Condoms are specifically designed to prevent penetration of the semen, which causes unwanted pregnancy, and s*xually transmitted diseases. Unfortunately, Common STDs cannot be prevented by condoms. When used with the utmost care, condoms can prevent a number of STDs like HIV, gonorrhea, hepatitis B and C, Chlamydia, and others.
What Makes a Condom?
The majority of condom manufacturers are fairly forthcoming when it comes to informing you the materials used in making condoms. They include latex, lambskin, polyurethane, or non-latex natural rubber. Other chemicals are added during the manufacturing process but most companies don’t mention it on their packages or websites. Some condoms contain spermicide and chemicals like parabens, glycerin, and benzocaine. Yet it appears that condom manufacturers are more likely to indicate that their packages are made of recyclable materials rather than what are the main components of the condom.
When Condom Fails
Condoms blow leading to unwanted pregnancies and the spread of sexually transmitted diseases. But you can contract some STDs which are spread through the skin and cannot be stopped by condom use. Regardless of whether you practice safe sex, it is important to get regularly tested if you are sexually active. This particularly applies if you have more than one $exual partner. Some STDs can significantly impact your health if untreated. Let’s look at some common diseases that can infect you even if you use condoms regularly.
This is spread by two types of viruses. They include herpes simplex type 1 and herpes simplex type 2. If you have $exual contacts with someone who has herpes sore, chances are that your skin will come into contact with its fluids even if you use a condom. Herpes lesions are usually found on part of the pelvis or groin which condoms don’t cover. Health experts recommend abstinence if you have visible signs of herpes. However, herpes can still be spread even if you don’t have any visible signs. Condoms cannot sufficiently protect you against genital herpes or herpes type 2. Recently, it has been discovered that oral herpes can be spread through sexual contact. At an advanced stage, chances of contracting genital herpes are high when there are visible symptoms. You are less likely to contract genital herpes if there are no visible signs.
The main symptoms of syphilis include a painless sore or ulcer. And why can’t condom protect you against contracting syphilis? It’s mainly because syphilis is a highly contagious disease when the sore is present. Close skin-to-skin contact with an infected person puts you at a higher of getting infected. Shockingly, the symptoms may not manifest at an early stage but if untreated, syphilis can be fatal or may lead to serious health complications including heart disease and mental impairment. Unless the chancre is covered, a condom is not going to protect you against syphilis.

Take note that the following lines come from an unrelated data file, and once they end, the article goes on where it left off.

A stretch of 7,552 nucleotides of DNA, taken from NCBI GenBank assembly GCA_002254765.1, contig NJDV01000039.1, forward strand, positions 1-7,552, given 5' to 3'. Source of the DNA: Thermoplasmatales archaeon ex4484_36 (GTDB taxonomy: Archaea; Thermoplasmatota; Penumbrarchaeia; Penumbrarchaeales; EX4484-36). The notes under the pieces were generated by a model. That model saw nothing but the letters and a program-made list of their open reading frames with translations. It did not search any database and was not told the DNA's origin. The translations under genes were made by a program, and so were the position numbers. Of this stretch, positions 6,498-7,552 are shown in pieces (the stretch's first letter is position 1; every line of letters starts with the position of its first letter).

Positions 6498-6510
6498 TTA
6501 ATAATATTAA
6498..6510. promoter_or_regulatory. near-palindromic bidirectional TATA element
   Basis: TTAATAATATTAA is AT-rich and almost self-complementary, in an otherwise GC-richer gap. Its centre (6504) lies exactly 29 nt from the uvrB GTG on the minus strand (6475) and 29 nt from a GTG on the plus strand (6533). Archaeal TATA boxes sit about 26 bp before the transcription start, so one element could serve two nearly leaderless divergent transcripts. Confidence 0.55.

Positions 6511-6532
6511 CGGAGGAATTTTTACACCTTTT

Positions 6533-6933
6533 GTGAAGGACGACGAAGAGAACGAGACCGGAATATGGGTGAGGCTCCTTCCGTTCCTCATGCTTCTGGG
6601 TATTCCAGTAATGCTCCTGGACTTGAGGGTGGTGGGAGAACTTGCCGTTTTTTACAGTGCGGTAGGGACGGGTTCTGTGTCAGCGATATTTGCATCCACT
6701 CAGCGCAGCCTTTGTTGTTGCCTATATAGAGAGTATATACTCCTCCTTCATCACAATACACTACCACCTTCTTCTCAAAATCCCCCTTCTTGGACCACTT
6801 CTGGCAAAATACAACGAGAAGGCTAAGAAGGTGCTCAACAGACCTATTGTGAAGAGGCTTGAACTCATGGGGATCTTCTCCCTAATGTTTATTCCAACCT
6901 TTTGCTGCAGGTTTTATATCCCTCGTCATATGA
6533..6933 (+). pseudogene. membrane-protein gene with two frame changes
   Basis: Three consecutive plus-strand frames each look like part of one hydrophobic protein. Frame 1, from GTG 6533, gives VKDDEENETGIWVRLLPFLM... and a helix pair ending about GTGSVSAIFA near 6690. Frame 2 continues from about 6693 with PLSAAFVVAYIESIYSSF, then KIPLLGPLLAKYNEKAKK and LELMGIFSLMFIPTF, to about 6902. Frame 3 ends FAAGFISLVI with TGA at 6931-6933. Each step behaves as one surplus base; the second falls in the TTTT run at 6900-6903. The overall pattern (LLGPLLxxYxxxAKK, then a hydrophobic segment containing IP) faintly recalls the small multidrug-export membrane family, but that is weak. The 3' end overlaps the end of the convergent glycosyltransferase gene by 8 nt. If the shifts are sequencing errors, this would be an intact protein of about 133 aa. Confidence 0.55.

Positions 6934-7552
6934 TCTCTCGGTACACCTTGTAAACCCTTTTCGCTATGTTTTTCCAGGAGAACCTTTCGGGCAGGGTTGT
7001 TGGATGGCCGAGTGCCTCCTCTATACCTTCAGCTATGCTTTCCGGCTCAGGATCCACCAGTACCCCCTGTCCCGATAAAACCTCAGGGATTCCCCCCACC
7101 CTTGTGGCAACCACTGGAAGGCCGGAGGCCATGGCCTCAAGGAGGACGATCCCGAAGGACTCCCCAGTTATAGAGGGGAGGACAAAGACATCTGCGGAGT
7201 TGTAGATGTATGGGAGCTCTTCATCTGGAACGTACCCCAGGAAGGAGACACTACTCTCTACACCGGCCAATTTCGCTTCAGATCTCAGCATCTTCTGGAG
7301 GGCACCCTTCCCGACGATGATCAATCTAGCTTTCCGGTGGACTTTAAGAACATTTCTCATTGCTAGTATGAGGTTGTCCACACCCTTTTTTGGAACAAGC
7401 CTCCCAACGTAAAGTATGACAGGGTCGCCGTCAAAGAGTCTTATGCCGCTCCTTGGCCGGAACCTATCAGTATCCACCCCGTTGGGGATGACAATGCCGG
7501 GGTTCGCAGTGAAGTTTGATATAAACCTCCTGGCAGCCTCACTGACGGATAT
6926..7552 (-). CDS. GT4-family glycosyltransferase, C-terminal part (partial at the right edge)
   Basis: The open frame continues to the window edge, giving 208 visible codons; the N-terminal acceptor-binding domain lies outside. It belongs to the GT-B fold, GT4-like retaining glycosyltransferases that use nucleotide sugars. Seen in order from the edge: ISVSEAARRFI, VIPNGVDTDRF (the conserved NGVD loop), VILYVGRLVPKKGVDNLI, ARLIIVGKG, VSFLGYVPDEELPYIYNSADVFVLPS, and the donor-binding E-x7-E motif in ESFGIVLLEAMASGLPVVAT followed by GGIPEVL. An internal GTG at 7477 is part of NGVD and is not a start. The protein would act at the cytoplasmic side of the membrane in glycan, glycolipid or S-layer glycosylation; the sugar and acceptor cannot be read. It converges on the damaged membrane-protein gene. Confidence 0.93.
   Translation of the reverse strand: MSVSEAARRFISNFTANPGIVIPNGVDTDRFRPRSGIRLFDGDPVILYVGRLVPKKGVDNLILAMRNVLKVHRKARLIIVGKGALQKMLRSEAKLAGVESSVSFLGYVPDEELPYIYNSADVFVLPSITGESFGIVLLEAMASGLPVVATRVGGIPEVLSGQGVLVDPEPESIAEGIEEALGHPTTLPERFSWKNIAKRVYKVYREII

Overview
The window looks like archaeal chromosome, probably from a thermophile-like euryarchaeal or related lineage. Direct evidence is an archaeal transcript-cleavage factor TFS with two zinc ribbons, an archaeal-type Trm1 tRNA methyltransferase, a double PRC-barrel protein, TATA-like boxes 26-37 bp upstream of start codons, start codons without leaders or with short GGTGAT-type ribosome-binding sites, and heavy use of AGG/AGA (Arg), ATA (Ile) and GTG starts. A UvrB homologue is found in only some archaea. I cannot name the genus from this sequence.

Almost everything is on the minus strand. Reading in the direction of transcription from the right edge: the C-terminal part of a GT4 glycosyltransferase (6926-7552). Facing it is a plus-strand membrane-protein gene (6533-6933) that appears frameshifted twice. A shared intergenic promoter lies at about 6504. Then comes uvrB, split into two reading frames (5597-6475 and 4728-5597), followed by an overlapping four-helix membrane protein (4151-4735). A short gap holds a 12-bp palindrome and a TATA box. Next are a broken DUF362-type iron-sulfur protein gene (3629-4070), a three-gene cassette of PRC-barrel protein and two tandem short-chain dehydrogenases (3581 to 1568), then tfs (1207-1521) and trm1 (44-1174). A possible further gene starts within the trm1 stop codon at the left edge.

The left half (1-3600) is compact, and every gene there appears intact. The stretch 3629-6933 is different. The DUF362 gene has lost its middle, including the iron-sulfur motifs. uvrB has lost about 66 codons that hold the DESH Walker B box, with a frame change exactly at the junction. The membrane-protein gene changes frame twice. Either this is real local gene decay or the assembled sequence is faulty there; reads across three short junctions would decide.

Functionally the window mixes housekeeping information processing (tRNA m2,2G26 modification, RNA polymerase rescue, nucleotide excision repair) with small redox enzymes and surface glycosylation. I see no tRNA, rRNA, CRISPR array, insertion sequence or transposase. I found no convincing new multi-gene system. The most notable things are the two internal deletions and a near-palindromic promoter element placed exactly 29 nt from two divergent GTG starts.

Human papillomavirus (HPV) happens to be the most common sexually transmitted disease for sexually active individuals who have many partners. Certain strains cause genital warts but others don’t. This means you can get infected by a person without any visible signs. Skin contact can spread HPV even in the cases where there are no noticeable symptoms. Researchers have found that there are certain types of HPV that cause cervical cancer. Though it is evident that condoms put you at a lower risk of contracting cervical cancer, there is no proof that they can prevent the spread of HPV. Additionally, there is no male STD test for HPV and that’s why it is usually passed on unknowingly to partners.
Though it doesn’t trigger serious health complications and is mostly asymptomatic, molluscun is a virus that manifests as tiny bumps on the skin. According to Tami Rowen, M.D., a gynecologist at UCSF Medical Center and a specialist in $exual health concerns, this condition is mostly passed on between kids but sexually transmitted in adults. Getting into directs skin-to-skin contact with an infected person puts you at a higher risk of contracting this virus even if you use a condom.
Improvements in hygiene and social standards have significantly contributed to a decline in the spread of pubic lice. However, condoms can’t shield you from getting public lice especially if you prefer spending in lodges. Lice lay their eggs and live in the hair, mattresses, and blankets. Just like bugs, it is hard to completely eliminate lice in public places. And there is no way a condom will keep you safe. Sorry to say, but a good number of $exual workers are already infested with lice.
The Bottom Line
Condoms are not always effective. It’s very important to get regularly tested if you have multiple partners. This is particularly essential because most people are asymptomatic when they have $exually transmitted infections. And unfortunately, there are some STDs that can spread even when you practice safe sex with condoms. Though researchers indicate that condoms can prevent unwanted pregnancies and STDs, it’s unfortunate that you can still get infected. It’s good to ask your partners when they were last tested to ensure that they have a clean bill of $exual health.